When Doubleday requested that I review Transfiguration: A Meditation on Transforming Ourselves and Our World by John Dear I was rather hesitant and I really don’t like writing negative reviews. John Dear is a Jesuit priest heavily involved in the peace movement and being another collarless priest he fit many of my bias stereotypes. Being though that this was the start of Lent I decided not to judge a priest by his collar and to read the book. One of my many faults is that I really don’t like to listen to contrary opinions. In years past when I use to watch Hannity & Colmes I often had the mute button on half the time. Over the last year I have read a lot of G.K. Chesterton and found that I greatly admired his ability to have friends like George Bernard Shaw and H.G. Wells; people with opinions and philosophies quite at odds with his own. He was able to keep them as friends while at the same time critiquing them in his books. Though he would accentuate the good and give arguments about what he disagreed with which were never at the personal level.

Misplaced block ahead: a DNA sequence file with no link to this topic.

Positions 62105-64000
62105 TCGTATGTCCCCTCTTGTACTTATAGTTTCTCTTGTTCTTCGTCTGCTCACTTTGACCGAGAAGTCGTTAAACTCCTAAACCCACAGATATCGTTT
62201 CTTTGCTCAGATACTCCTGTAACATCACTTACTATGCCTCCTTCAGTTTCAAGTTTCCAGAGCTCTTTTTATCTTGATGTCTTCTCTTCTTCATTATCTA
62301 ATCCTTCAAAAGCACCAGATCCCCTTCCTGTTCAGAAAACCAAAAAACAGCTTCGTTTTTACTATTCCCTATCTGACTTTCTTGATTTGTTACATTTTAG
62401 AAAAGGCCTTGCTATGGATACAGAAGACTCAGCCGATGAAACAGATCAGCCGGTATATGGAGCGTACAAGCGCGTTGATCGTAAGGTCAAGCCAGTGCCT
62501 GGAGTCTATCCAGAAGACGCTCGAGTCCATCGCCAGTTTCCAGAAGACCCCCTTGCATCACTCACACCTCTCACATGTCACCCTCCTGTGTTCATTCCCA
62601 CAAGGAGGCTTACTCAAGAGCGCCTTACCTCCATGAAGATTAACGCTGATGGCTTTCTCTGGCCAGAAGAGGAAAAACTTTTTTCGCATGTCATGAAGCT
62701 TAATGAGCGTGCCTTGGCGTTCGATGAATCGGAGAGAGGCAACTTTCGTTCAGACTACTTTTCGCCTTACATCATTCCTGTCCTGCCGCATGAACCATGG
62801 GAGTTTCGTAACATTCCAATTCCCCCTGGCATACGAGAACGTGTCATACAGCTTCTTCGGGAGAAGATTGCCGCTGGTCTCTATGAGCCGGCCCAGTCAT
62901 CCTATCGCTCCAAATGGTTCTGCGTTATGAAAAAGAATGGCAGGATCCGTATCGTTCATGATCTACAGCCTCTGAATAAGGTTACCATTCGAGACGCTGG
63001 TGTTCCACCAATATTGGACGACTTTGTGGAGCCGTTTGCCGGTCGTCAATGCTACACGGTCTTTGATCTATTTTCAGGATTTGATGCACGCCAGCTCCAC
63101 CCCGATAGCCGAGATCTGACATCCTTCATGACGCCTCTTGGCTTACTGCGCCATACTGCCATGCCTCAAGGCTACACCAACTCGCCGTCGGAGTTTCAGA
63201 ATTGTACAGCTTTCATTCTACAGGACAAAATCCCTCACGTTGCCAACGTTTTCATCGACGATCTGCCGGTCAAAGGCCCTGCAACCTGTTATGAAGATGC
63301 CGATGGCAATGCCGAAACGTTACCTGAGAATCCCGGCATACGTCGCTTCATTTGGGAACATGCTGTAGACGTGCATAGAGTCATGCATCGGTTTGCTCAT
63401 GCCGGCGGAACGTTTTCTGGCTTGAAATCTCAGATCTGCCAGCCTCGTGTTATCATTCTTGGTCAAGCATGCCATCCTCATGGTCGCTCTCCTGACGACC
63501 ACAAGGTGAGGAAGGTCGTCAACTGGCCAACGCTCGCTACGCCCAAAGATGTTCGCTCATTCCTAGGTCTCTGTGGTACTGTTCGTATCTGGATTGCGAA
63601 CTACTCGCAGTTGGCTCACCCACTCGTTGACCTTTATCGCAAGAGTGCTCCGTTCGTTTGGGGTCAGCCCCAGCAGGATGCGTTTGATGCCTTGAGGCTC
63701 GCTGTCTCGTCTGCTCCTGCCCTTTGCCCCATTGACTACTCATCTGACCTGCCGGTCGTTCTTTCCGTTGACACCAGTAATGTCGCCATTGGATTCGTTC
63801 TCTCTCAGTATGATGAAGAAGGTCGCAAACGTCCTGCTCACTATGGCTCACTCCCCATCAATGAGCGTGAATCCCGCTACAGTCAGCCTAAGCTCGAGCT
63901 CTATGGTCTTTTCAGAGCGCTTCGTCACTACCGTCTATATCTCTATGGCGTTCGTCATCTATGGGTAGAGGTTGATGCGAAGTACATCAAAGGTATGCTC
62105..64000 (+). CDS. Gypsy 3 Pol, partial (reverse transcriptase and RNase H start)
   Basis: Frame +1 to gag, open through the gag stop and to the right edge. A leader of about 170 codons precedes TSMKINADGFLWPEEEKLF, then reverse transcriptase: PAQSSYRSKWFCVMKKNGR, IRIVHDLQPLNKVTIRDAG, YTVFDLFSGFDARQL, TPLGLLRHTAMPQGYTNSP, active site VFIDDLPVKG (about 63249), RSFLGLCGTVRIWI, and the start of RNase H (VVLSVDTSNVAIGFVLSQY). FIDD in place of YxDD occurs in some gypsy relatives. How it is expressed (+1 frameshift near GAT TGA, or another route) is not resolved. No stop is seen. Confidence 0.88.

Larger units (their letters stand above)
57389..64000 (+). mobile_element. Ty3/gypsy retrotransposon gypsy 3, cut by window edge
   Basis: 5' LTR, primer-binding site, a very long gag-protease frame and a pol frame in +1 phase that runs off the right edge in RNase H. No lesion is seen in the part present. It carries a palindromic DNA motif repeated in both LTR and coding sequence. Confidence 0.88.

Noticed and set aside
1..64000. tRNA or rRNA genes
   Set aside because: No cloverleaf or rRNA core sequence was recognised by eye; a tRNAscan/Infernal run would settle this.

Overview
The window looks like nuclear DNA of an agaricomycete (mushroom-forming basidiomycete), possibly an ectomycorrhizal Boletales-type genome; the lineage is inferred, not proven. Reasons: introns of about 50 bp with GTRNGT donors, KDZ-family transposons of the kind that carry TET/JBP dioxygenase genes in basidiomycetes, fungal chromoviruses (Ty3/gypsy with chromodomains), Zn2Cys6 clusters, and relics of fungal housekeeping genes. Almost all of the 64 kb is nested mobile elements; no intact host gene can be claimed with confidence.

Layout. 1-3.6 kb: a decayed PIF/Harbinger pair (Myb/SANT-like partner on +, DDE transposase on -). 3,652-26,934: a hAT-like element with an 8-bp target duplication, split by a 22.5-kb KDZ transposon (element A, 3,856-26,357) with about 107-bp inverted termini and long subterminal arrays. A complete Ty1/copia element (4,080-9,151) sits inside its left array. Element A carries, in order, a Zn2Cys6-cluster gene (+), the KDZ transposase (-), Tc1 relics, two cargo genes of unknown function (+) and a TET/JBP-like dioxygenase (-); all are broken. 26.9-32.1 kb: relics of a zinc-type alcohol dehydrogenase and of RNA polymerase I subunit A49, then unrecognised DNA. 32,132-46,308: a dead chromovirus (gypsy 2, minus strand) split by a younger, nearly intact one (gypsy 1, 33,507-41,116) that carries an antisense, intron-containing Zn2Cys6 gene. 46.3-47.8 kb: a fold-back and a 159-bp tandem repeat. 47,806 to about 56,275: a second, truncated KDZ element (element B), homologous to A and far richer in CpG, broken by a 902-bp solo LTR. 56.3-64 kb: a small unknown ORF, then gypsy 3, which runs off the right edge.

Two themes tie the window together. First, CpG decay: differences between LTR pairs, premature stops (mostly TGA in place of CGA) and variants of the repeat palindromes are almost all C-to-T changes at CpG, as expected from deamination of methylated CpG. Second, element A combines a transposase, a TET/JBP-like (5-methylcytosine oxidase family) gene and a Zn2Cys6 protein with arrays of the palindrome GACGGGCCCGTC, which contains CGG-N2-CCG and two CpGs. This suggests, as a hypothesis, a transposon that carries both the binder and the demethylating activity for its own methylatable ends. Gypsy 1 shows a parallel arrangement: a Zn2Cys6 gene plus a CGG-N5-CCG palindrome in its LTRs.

With this attitude I set about reading this book over the last week. The book is a reflection on the Transfiguration as seen through the peace movement. When he is writing about prayer and following Christ is when the book succeeds. Some of the chapters that had this as their main focus were quite good. All of the chapters ended with questions/reflections and a prayer. He is a good writer and the book is an easy read even at 240 pages.
Unfortunately the more I read the more I was annoyed and later chapters verified what I suspected from previous ones. One of the biggest problems of the modern peace movement is their total pacifism. In the book Fr. Dear wants the elimination of the Just War theory from the Church. In his eyes there can be no just war for any reason and calls war "a mortal sin." Besides disarmament he also wants the total elimination of our military and to "close down every military base." To be consistent he should also demand the closing down of all police stations since sometimes they to use violence to control a situation.